Lim highlighted that preservation of heritage buildings, and the reintroduction of trades, and spaces of social, cultural and traditional significance would create much-needed cultural integrity for the city’s people.

Other issues such as the lack of biodiversity in terms of landscaping and greenery, buffer areas such as pocket parks and resting spaces, effective signage, and decongesting back alleys were addressed in the report.

Pollution in the city has a direct influence on the city’s culture and commerce. Photo: Studio25



“Suggestions were made to complement existing projects & infrastructures.There are more than 15 recommendations, mostly visionary & transitional strategies, but also street improvements which are easier to address, from easy implementation for improving the situation to wider ‘umbrella concepts’ of changing the entire streetscape,” Lim said.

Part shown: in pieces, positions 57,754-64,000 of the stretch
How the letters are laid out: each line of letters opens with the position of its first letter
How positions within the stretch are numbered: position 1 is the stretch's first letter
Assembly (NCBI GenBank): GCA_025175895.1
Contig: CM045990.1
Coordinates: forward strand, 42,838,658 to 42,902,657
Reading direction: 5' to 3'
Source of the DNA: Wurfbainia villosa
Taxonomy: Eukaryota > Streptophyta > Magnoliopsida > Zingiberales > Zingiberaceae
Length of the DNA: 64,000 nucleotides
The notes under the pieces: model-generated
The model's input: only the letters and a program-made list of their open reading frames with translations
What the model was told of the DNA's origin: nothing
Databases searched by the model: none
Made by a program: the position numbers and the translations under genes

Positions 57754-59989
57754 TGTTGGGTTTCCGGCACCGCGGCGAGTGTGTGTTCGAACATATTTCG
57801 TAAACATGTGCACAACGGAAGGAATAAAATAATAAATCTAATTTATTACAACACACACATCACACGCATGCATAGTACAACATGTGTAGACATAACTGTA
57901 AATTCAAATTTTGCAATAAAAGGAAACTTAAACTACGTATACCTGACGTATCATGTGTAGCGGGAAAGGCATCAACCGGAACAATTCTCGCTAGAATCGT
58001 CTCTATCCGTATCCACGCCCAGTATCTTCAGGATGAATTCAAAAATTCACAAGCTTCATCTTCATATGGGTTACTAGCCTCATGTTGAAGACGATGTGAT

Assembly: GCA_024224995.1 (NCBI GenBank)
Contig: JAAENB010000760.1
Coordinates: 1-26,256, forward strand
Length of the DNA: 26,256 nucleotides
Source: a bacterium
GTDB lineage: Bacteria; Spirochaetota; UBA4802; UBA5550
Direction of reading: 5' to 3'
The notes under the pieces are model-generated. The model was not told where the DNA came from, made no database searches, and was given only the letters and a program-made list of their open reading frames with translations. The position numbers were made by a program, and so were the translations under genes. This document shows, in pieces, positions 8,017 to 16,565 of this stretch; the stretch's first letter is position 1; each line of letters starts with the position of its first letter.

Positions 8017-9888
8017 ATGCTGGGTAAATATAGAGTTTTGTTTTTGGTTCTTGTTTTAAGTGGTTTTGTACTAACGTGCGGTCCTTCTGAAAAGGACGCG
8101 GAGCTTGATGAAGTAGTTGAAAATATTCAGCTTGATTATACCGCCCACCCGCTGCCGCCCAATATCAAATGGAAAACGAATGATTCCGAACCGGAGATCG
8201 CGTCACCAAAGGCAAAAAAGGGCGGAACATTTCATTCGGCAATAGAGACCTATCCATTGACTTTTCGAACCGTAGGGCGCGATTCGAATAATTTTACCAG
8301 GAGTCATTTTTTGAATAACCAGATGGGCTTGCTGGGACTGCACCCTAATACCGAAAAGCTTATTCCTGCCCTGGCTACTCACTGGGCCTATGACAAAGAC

“Walkability is the biggest holistic concept: pedestrianising sections, corridors and crossing plazas. But simplistically it is about creating equal accessibility and equity to space. The easier implementations are improving facilities that are important, especially the pedestrian corridor south of the city, connecting three major routes – Jalan Damansara, Jalan Tun Sambanthan and Jalan Syed Putra,” he added.

To read the various Strategies proposed in the report, click here.

The way forward

According to Lim there are no clear-cut solutions to addressing the issues faced by the city.

“The issues we face are multi-layered and all interlinked through decades of evolution. It will take decades to apply a mindset shift, but what we need is a want for change and the willingness to be that change. The city will continue to grow and evolve and I hope that the report will be useful to the future plans and aspirations of the city.

“It is what we leave behind for future generations to inherit and this will be the legacy of Kuala Lumpur and its people.”

Creating pedestrian and cycling corridors are crucial to improving the liveability of Kuala Lumpur. Photo: Studio25


FAST FACTS: Improving Streets of Downtown KL Exhibition